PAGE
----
Westway To The World

“We didn’t want to do the usual, standard South Bank Show-style film and let this director or that producer put their slant on the story of the Clash. In the true spirit of the band we decided to do it ourselves.” Tricia Ronane, band manager and executive producer of Westway To The World is explaining how the film came into being. “We’d talked about it for some time, and over the years Joe or Paul or Mick had not thought that the time was right. For some reason, everyone agreed that the time was now right.”

When the decision had been made to make a documentary of the band’s story, which would see each member of The Clash sitting in front of a camera and going over their life, the decision as to who should direct was easy. There could only be one man; Don Letts, former DJ at the legendary Roxy club, ace video director responsible for all the band’s promos (including the great London’s Calling) and film director. “Don was the natural choice – the band and he had worked together for a long time,” says Ronane, adding, “As with the live album we knew that we had a big hunt for film footage of the band, although Don had some from the Bonds residency, and he knew that Julien Temple had some unseen early footage.’

“I knew that there was a great story waiting to be told on film,” says Letts, “And I knew that eventually I’d get the call because of our history. And the fact that I had a lot of tape in my attic of the band which was ‘unseen’.” Letts and the Clash had met at the beginning of their respective careers, and the two camps forged an immediate, sympatico bond. “We went through the punk era together,” says Letts, “and we turned each other onto our respective cultures; their DIY ethic inspired me to pick up a Super 8mm camera and record what was going on at that time.” He went on to become an award-winning video and film director, in the process accumulating hours of footage of the Clash in various states of play.

When he put his Clash tape collection together with a wealth of material from Great Rock n Roll Swindle director Julien Temples(“Even the Clash didn’t know this stuff existed” exclaims Letts), the director found that he had the makings of a film in which, “at least 50% of the material is genuinely unseen.” Added to the original interview material for which each of the band members sat in front of the camera for over 11 hours, is footage from the Rude Boy film and various television programmes.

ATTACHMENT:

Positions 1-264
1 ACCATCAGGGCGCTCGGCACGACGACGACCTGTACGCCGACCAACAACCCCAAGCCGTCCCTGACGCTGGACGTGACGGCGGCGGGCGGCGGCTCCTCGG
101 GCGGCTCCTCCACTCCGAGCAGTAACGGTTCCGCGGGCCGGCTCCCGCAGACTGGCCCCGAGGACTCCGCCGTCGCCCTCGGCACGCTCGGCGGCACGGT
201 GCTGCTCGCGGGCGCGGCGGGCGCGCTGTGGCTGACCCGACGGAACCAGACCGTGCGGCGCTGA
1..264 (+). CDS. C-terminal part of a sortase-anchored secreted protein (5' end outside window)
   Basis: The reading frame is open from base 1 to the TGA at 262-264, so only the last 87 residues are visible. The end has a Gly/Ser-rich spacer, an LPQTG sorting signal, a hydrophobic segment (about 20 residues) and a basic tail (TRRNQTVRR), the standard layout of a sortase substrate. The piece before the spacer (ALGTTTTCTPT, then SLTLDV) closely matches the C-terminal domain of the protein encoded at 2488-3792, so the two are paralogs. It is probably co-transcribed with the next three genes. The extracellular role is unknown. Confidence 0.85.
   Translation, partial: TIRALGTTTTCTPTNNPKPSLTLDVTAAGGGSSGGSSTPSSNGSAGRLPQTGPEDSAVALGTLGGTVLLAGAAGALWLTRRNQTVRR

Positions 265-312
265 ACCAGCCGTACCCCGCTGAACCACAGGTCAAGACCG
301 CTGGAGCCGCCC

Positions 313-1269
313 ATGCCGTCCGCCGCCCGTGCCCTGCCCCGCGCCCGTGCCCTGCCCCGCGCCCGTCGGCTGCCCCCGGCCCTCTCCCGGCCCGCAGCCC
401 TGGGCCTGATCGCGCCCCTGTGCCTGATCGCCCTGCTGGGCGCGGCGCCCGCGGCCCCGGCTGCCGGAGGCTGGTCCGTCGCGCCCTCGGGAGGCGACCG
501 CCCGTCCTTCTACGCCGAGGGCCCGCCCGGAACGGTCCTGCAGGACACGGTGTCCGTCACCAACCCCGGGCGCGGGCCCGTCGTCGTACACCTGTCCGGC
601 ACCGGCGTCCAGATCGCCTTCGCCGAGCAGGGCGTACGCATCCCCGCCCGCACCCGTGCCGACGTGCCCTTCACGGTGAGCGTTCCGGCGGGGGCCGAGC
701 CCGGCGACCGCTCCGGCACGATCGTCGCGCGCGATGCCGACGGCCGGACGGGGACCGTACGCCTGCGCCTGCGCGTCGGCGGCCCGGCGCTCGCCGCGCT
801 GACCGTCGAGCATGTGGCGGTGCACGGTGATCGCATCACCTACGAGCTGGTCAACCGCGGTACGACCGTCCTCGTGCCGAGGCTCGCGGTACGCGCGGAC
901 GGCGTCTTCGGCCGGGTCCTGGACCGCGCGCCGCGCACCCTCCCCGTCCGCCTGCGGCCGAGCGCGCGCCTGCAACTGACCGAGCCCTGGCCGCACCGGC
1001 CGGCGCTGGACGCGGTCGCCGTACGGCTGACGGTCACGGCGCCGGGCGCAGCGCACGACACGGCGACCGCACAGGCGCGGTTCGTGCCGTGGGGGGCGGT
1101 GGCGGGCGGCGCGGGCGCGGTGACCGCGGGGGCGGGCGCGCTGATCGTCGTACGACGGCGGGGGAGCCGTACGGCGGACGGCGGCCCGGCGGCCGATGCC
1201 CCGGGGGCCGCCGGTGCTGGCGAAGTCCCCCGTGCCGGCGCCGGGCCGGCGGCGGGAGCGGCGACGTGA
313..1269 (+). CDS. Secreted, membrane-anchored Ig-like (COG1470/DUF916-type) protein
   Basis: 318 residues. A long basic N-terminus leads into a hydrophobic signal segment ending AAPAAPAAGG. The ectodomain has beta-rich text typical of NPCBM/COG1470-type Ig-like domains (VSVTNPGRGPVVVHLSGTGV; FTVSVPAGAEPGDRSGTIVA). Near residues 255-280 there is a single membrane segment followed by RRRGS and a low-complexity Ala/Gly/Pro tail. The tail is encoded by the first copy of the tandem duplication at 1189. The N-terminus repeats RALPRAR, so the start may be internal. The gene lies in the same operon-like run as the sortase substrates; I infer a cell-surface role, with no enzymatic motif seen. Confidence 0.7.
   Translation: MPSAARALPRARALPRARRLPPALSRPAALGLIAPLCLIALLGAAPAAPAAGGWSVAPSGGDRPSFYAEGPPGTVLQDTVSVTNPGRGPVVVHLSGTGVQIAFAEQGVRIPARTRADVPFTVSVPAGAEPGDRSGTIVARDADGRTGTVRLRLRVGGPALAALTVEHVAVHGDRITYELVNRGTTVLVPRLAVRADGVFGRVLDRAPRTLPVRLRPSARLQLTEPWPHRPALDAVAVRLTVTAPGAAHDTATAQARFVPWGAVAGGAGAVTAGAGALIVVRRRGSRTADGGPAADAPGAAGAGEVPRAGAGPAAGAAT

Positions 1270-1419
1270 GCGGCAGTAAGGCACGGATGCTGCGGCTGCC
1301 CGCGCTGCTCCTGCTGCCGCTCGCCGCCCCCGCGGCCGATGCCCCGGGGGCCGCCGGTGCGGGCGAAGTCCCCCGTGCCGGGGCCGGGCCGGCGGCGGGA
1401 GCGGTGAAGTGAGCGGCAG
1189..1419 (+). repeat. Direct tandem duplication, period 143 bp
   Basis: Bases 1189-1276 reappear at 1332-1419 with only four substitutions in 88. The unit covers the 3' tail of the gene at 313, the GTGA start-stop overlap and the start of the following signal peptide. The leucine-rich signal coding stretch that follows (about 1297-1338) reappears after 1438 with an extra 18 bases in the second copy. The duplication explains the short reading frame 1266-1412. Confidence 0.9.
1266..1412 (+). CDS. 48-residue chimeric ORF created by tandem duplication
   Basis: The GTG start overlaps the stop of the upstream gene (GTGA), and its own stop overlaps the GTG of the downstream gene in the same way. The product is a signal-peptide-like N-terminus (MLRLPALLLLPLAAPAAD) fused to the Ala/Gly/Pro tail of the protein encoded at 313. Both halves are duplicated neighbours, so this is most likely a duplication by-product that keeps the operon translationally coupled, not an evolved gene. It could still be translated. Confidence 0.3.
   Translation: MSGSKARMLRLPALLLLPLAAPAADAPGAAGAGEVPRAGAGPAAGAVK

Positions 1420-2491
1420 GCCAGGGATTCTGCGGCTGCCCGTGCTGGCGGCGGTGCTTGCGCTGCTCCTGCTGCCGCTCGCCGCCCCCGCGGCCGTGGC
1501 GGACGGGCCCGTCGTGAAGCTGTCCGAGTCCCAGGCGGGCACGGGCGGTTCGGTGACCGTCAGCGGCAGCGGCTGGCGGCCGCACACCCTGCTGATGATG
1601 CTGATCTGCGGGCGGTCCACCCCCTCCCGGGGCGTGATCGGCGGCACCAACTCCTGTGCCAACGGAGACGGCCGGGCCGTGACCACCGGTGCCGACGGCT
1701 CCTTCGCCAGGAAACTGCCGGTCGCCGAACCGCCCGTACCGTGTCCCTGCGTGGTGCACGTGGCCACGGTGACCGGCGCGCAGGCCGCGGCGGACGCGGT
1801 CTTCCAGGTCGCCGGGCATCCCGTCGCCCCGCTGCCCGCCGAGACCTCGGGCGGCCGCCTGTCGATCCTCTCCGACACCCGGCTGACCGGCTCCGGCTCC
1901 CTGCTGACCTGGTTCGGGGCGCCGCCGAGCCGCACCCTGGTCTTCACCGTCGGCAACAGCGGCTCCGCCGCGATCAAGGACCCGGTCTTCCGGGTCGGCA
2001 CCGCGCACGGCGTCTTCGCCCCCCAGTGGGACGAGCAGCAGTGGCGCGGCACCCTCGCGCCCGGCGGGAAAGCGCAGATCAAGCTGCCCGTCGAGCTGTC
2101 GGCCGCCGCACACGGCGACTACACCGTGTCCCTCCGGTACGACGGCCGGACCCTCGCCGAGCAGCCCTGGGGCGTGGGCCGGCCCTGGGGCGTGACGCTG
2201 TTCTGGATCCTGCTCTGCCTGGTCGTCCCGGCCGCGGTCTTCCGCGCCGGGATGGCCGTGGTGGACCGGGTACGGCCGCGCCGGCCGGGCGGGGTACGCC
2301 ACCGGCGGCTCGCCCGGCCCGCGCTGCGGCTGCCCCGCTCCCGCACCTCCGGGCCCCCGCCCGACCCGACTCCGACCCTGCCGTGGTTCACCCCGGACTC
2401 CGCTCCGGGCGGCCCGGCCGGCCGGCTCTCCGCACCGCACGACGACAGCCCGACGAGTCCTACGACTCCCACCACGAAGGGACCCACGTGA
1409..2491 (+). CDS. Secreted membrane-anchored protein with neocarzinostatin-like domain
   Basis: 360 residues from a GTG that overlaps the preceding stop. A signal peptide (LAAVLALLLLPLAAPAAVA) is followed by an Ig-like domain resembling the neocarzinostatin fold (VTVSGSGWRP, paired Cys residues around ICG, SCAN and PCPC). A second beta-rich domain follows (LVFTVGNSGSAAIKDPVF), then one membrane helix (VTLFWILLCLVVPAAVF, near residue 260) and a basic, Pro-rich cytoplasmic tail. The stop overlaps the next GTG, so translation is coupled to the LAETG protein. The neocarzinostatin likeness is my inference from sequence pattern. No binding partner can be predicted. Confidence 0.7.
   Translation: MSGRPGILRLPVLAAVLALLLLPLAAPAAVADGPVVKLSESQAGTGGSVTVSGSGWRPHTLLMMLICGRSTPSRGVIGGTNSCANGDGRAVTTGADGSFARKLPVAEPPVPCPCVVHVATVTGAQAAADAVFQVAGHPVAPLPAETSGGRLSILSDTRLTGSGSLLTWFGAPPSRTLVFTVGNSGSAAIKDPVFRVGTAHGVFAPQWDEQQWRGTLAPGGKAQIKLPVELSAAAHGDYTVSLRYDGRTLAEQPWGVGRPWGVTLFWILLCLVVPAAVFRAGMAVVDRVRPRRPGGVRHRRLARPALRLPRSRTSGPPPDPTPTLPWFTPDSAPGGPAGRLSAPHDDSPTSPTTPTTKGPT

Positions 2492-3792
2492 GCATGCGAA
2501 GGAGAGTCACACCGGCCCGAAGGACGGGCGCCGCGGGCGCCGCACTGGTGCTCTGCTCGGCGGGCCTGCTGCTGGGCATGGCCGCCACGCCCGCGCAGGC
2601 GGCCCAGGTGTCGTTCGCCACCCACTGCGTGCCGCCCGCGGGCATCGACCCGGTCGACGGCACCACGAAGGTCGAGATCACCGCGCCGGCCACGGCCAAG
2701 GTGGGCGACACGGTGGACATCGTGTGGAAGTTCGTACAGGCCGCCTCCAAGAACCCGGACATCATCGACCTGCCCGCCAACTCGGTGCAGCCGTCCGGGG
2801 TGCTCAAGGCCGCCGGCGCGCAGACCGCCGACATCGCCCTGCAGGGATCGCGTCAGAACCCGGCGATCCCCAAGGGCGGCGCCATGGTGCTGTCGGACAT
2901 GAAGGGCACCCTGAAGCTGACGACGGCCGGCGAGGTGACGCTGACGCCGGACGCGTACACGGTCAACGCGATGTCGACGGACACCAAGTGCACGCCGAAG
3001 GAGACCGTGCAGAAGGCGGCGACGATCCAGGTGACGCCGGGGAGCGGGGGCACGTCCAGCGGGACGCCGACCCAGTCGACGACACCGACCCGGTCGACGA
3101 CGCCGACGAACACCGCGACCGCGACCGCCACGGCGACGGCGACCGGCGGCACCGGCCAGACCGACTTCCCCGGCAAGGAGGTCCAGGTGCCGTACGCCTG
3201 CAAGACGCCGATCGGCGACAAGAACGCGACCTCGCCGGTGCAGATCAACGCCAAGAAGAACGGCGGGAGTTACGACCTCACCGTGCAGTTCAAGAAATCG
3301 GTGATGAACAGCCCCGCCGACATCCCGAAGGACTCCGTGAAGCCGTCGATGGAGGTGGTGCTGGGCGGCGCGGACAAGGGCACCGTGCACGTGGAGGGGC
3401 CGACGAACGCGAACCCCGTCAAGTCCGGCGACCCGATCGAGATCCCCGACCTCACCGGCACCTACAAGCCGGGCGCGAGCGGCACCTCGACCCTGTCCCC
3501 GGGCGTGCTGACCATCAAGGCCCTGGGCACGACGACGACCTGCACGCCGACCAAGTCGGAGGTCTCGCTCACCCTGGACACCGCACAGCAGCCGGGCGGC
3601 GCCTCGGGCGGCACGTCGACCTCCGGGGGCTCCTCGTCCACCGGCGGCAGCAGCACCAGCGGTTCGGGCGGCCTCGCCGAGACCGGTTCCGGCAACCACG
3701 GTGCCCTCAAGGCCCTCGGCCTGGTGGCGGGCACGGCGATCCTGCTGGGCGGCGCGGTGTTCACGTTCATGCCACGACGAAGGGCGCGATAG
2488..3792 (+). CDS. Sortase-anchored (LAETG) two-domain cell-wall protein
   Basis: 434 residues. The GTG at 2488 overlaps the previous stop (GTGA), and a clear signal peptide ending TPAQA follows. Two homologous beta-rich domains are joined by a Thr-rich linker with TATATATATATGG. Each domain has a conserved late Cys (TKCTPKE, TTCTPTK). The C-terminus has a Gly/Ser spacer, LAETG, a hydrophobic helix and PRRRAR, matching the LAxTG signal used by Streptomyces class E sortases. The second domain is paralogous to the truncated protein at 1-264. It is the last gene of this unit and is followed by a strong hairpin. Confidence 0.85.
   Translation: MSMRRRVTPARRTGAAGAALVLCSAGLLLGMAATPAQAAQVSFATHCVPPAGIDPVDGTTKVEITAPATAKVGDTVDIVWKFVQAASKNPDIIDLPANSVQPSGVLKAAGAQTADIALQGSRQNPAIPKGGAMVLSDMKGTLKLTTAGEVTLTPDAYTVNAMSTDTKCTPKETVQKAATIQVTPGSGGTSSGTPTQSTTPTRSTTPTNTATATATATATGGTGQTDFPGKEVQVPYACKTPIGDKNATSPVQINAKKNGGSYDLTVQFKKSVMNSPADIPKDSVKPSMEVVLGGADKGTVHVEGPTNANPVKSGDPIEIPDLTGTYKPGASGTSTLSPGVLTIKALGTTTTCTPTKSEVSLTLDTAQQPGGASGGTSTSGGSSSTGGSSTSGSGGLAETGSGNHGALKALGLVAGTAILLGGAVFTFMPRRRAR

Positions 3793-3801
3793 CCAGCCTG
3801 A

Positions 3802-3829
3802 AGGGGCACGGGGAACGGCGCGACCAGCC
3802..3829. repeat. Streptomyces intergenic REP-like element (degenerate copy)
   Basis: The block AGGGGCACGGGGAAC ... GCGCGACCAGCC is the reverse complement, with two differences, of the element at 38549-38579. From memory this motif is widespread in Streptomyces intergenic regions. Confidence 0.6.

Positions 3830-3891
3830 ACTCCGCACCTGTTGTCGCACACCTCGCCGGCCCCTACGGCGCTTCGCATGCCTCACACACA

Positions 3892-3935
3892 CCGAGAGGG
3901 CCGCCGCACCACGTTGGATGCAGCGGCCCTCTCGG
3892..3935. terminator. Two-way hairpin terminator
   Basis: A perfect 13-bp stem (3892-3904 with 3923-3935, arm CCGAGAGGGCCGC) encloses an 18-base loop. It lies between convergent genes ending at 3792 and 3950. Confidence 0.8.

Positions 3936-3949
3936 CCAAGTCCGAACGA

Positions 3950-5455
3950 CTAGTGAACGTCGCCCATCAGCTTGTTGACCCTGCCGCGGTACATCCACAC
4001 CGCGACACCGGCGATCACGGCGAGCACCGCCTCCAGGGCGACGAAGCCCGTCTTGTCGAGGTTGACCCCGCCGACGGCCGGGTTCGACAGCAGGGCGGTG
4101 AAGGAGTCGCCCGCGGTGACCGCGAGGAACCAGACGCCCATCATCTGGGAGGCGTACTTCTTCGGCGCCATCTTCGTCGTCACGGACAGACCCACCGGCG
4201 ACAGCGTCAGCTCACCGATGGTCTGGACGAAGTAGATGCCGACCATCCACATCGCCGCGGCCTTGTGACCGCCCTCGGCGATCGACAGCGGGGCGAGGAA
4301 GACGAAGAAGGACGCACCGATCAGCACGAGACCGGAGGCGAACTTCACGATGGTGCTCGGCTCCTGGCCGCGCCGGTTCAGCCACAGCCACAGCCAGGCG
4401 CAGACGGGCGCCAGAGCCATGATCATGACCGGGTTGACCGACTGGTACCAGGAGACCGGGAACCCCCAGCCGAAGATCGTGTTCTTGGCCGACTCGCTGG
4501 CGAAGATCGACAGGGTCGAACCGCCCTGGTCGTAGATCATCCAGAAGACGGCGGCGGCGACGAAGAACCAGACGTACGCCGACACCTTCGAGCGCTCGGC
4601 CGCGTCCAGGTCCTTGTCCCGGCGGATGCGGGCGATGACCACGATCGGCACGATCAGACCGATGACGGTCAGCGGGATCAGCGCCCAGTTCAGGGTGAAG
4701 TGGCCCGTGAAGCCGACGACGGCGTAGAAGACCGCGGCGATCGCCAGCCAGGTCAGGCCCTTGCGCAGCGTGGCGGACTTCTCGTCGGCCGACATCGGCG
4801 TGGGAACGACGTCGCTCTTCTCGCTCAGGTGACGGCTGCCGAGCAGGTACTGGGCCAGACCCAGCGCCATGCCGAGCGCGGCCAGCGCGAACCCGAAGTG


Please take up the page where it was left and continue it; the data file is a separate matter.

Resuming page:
The project took the best part of a year to complete. And just when he thought that it was finished, Letts explains; “After the almost impossible task of putting the story of the Clash into a 90 minute programme, the BBC heard of the project, got in contact with Tricia and said that they wanted to screen a 60 minute version”. It was duly cut and will be screened in the first week of October this year. Of course it’s good, but the ‘director’s cut’ 90-minute version of Westway To The World is the one to see.

The Clash had a huge effect on the music of the seventies and eighties which is only just now being acknowledged. This film brings that fact home in certain ways, “It is a social document,” shrugs the director, adding, “detailing the life and times of The Clash, proving that they are, still, a contemporary act even though they’re no longer a musical unit.”

Working with the band again didn’t feel strange to Letts. “Doing this film with them made me think that they were all born to be in the Clash,” he says. “Their roles in the making of this film reflected perfectly the roles each of them had in the band.”

A lot has been written and said about the Clash since they called it a day in 1984. Very little of it came from the band themselves. Until now.

Westway To The World is the best film about the Clash that has, or will ever, be made. It is the story from the men themselves; they were there, they and only they know what went on. And soon you will, too.

“Each generation needs a soundtrack and the Clash provided mine.” Don Letts